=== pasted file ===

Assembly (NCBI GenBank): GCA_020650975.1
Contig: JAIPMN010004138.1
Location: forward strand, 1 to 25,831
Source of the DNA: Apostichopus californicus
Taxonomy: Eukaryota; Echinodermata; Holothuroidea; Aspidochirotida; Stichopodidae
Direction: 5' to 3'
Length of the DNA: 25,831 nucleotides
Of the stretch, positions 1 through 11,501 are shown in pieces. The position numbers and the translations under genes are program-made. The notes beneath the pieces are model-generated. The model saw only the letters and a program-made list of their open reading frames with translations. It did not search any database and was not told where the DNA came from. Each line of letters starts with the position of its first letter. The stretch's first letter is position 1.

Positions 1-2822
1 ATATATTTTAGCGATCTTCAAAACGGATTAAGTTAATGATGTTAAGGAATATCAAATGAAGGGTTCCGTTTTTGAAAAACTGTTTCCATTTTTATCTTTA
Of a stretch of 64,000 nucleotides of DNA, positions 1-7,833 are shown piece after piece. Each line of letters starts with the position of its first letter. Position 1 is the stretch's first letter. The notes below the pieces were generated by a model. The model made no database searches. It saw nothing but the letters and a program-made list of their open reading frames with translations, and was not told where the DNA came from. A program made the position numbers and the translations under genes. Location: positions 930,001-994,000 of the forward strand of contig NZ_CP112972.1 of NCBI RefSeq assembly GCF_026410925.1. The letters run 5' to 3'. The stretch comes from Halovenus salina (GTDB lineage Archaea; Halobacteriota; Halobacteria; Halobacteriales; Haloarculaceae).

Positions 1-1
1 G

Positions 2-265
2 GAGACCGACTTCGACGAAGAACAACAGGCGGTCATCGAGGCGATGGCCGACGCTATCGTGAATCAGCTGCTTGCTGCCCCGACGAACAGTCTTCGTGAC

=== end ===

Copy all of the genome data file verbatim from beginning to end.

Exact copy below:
Assembly (NCBI GenBank): GCA_020650975.1
Contig: JAIPMN010004138.1
Location: forward strand, 1 to 25,831
Source of the DNA: Apostichopus californicus
Taxonomy: Eukaryota; Echinodermata; Holothuroidea; Aspidochirotida; Stichopodidae
Direction: 5' to 3'
Length of the DNA: 25,831 nucleotides
Of the stretch, positions 1 through 11,501 are shown in pieces. The position numbers and the translations under genes are program-made. The notes beneath the pieces are model-generated. The model saw only the letters and a program-made list of their open reading frames with translations. It did not search any database and was not told where the DNA came from. Each line of letters starts with the position of its first letter. The stretch's first letter is position 1.

Positions 1-2822
1 ATATATTTTAGCGATCTTCAAAACGGATTAAGTTAATGATGTTAAGGAATATCAAATGAAGGGTTCCGTTTTTGAAAAACTGTTTCCATTTTTATCTTTA
Of a stretch of 64,000 nucleotides of DNA, positions 1-7,833 are shown piece after piece. Each line of letters starts with the position of its first letter. Position 1 is the stretch's first letter. The notes below the pieces were generated by a model. The model made no database searches. It saw nothing but the letters and a program-made list of their open reading frames with translations, and was not told where the DNA came from. A program made the position numbers and the translations under genes. Location: positions 930,001-994,000 of the forward strand of contig NZ_CP112972.1 of NCBI RefSeq assembly GCF_026410925.1. The letters run 5' to 3'. The stretch comes from Halovenus salina (GTDB lineage Archaea; Halobacteriota; Halobacteria; Halobacteriales; Haloarculaceae).

Positions 1-1
1 G

Positions 2-265
2 GAGACCGACTTCGACGAAGAACAACAGGCGGTCATCGAGGCGATGGCCGACGCTATCGTGAATCAGCTGCTTGCTGCCCCGACGAACAGTCTTCGTGAC